On the stand, Ms. Potter, 49, said she probably would not have pulled Mr. Wright’s car over had she been riding alone. But she was training a rookie officer, Anthony Luckey, who stopped Mr. Wright’s car after he noticed an air freshener hanging from the rearview mirror and saw that the car’s registration was expired. The air freshener, Ms. Potter testified, was a minor violation, and officers had largely stopped ticketing people for expired registrations because the coronavirus pandemic had made it hard for people to get new ones.
Asked about the day of the shooting, she said that “so much of it is missing” from her memory.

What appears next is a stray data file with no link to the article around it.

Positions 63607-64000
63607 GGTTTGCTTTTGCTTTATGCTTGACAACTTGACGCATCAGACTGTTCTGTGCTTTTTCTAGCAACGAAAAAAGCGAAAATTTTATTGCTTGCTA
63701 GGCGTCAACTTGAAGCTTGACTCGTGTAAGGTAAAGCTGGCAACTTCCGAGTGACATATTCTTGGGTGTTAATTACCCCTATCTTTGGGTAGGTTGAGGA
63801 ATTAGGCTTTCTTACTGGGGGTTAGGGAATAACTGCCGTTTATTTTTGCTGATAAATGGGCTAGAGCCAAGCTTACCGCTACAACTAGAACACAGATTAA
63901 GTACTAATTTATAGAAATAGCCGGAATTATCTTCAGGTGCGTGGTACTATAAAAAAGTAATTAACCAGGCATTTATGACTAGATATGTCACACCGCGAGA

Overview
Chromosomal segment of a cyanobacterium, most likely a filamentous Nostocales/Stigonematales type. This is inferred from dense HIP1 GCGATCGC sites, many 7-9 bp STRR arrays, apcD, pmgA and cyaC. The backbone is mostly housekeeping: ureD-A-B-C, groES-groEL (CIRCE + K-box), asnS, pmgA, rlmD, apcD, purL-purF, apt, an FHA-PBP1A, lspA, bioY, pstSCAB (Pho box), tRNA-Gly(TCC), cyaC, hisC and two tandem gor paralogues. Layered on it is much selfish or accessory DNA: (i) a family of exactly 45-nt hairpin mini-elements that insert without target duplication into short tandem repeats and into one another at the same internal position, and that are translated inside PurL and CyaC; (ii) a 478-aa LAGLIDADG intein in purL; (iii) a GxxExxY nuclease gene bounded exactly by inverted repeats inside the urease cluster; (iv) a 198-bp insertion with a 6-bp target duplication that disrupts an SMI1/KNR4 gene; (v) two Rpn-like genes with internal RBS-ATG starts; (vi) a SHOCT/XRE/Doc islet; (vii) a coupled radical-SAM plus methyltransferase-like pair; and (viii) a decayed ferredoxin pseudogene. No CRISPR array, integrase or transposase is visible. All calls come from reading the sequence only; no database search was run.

“I remember yelling ‘Taser! Taser! Taser!’ and nothing happened, and then he told me I shot him,” Ms. Potter said.
Ms. Potter said she recalled being put in an ambulance and taken to the police station. There, she was met by her husband, Jeff Potter, a retired police officer who sat in the courtroom during her testimony, which lasted for about an hour and 55 minutes. Also in the courtroom were Mr. Wright’s parents; his mother, Katie Bryant, sobbed as Ms. Potter apologized from the stand.
When Ms. Potter was cross-examined by a prosecutor in the Minnesota Attorney General’s Office, she and the jurors were shown side-by-side photographs of Ms. Potter’s gun and her Taser. The Taser is larger and mostly bright yellow, with a black handle. The gun, a Glock, is entirely black.
“These items look different, don’t they?” asked the prosecutor, Erin Eldridge.
“Yes,” Ms. Potter replied.